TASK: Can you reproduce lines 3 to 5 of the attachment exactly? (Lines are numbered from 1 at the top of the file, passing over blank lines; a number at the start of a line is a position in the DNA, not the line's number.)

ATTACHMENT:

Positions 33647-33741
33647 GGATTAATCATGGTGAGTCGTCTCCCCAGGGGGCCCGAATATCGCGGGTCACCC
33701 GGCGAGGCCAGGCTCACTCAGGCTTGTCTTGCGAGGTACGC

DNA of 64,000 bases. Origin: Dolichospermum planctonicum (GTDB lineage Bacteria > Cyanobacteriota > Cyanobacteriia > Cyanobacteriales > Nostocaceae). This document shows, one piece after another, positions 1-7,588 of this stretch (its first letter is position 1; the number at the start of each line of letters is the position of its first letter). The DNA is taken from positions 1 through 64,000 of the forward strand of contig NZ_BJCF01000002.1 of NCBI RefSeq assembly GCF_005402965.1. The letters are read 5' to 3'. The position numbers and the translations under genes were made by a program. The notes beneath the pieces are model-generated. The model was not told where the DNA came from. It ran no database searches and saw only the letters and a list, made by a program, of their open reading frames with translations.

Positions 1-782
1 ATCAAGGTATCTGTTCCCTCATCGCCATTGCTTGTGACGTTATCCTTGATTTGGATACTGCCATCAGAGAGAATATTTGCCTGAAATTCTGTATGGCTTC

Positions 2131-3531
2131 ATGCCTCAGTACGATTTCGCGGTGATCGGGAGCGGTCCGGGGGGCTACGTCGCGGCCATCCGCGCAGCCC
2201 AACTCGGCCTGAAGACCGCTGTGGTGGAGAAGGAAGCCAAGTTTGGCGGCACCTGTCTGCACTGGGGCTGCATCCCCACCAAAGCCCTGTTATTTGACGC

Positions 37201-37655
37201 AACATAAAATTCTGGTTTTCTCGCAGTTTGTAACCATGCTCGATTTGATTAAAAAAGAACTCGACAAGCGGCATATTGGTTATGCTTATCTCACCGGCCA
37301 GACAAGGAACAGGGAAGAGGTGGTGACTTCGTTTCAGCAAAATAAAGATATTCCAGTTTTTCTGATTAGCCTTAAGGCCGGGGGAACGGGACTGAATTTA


33701 GGCGAGGCCAGGCTCACTCAGGCTTGTCTTGCGAGGTACGC

DNA of 64,000 bases. Origin: Dolichospermum planctonicum (GTDB lineage Bacteria > Cyanobacteriota > Cyanobacteriia > Cyanobacteriales > Nostocaceae). This document shows, one piece after another, positions 1-7,588 of this stretch (its first letter is position 1; the number at the start of each line of letters is the position of its first letter). The DNA is taken from positions 1 through 64,000 of the forward strand of contig NZ_BJCF01000002.1 of NCBI RefSeq assembly GCF_005402965.1. The letters are read 5' to 3'. The position numbers and the translations under genes were made by a program. The notes beneath the pieces are model-generated. The model was not told where the DNA came from. It ran no database searches and saw only the letters and a list, made by a program, of their open reading frames with translations.

Positions 1-782